Stephen D. Brookfield and Stephen Preskill. Discussion as a Way of Teaching: Tools and Techniques for Democratic Classrooms. San Francisco: Jossey-Bass, 1999. 248 pp. Cloth: $35.00. ISBN 0-7879-4458-0.
The use of class discussion as a teaching technique is much favored in academe today. Less recognized is that skills and strategies are needed to use discussion effectively. Good discussion is not fostered just by asking students, "Are there any questions or comments?" Class discussion, as with other teaching techniques, depends on a clear rationale, appropriate preparation and planning, and smooth execution.
A welcome source of assistance in exploring discussion as a way of teaching is this recent volume by Brookfield and Preskill. The authors write from their experiences in varied settings, including technical and adult learning, colleges and universities, and public schools. Brookfield, currently Distinguished Professor at the University of St. Thomas (Minnesota), has also taught at Teachers College, Columbia University, has three times received the Cyril O. Houle World Award for Literature in Adult Education, and serves on [End Page 272] editorial boards of several international journals on adult education. Preskill, an Associate Professor of Education at the University of New Mexico, has also taught at Carleton College, the University of St. Thomas, and in public schools. He has published more than 20 articles in educational journals and is currently writing a book about narratives of teaching.
The book is especially valuable for its realistic perspective. The authors readily alert readers to the problems that arise when using discussion and caution that developing effective discussion techniques can be difficult. Many college instructors will nod in recognition as they review the five main reasons why instructors try but give up on discussion methods (pp. 37-42). The authors also are realistic in their characterization of the most likely audience for this book: first, faculty who "are interested in introducing more discussion activities in their classrooms but who aren't sure how to do this" and second, faculty who "are trying to use the method but are having difficulties doing so" (p. ix). For such faculty, it is immediately encouraging to see chapters offering advice on getting discussion going and keeping it going, and other chapters on how to deal with students who talk too much and students who talk too little. Tactfully, toward the end, the authors also include a chapter on the problem of the instructor talking too much.
Throughout, they suggest multiple solutions to the problems they identify. The chapter on starting discussion follows a typical pattern, in which they begin with concrete advice ("don't be vague;" "don't play favorites"), offer general perspective on desirable objectives, and offer several categories of suggestions, each with detailed explanation and examples of actual classroom exercises. Although the authors acknowledge that no single exercise will automatically work, their suggestions are both sound and sensible. The multiple examples should help readers consider how to apply the book's advice to their own settings. This and other chapters reflect a considerable "wisdom of experience."
Often, points drawn from relevant research and theory add perspective on a problem. On the problem of students who do not participate in discussions, they summarize research on individual personality factors along with research on classroom dynamics that, among other things, reminds us that students are often given too little time to think about what they might say (pp. 180-183).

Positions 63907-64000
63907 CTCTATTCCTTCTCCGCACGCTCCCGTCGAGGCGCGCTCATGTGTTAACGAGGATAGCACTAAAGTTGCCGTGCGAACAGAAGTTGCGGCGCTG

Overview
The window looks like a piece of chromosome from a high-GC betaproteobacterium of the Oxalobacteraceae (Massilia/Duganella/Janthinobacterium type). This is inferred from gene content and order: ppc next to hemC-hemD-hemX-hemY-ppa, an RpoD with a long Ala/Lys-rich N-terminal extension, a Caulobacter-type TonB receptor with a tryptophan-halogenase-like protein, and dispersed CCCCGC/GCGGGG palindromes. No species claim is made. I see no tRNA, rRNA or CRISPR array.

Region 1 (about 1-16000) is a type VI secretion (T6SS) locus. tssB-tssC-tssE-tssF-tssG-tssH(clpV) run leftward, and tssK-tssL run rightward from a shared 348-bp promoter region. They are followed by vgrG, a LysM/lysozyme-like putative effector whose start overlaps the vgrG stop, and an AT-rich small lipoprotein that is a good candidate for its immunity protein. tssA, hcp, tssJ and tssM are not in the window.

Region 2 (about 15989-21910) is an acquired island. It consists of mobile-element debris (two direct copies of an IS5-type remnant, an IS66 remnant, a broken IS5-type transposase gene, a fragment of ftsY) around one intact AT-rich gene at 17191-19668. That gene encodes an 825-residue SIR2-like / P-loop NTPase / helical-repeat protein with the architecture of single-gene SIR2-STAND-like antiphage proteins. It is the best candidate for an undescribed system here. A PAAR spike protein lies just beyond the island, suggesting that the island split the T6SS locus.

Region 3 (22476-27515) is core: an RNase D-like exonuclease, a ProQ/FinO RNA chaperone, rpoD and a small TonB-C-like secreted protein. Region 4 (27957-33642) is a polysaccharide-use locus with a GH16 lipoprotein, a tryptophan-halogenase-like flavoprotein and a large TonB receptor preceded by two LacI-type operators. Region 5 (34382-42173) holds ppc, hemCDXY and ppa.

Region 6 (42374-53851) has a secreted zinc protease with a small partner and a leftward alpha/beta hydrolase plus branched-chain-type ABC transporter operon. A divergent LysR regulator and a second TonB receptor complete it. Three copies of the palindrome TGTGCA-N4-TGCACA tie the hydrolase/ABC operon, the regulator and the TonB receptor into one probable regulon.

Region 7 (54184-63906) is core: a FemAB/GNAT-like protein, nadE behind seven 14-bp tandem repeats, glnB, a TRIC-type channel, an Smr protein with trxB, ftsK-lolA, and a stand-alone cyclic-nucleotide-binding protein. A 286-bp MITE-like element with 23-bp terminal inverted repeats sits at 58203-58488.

A distinctive part of the book's approach, suggested by its subtitle, is its commitment to classroom discussion as training for democratic participation in society. The authors argue that helping students learn how to talk to each other and engage in critical discussion is "inseparable" from training them to engage in democratic processes in many settings. This view forms their own rationale for classroom discussion, the philosophical perspective they bring to it, and much of the approach they take. In particular, good discussion must rely on working with students to achieve the necessary dispositions (e.g., mutuality, appreciation, mindfulness) for open-minded participation. Readers who accept this perspective will find the book's advice and techniques to be very useful; readers who are less sure of this argument can still benefit from the many good suggestions but should be warned that some of their points are arguable. The authors oppose the concept of "guided discussion," for example, and explain their basis for this opposition. Disagreeing with the authors on this point does not detract from the value of the book's many suggestions.
The book is rich with insight, grounded mainly in the personal experience of the authors rather than in research studies on learning in discussion-based classrooms. Their varied experience justifies the volume, as they convey extensive knowledge, thoughtful reflection on purposes and performance, and a wide and deep knowledge of the pertinent research and theory related to the issues of learning through discussion. While I wished that they had also offered a resource section, it is possible to identify such resources in the citations and illustrations in the text.
College and university administrators in many types of institutions
would undoubtedly find this book a useful, faculty-friendly resource
on the effective use of discussion. Individual faculty may find it
a good resource. The book probably works best in a workshop context,
where issues can be explored separately and where individual stories of
failed attempts can be dissected constructively.
Professor of Education Policy at George Washington University and Director of the ERIC Clearinghouse on Higher Education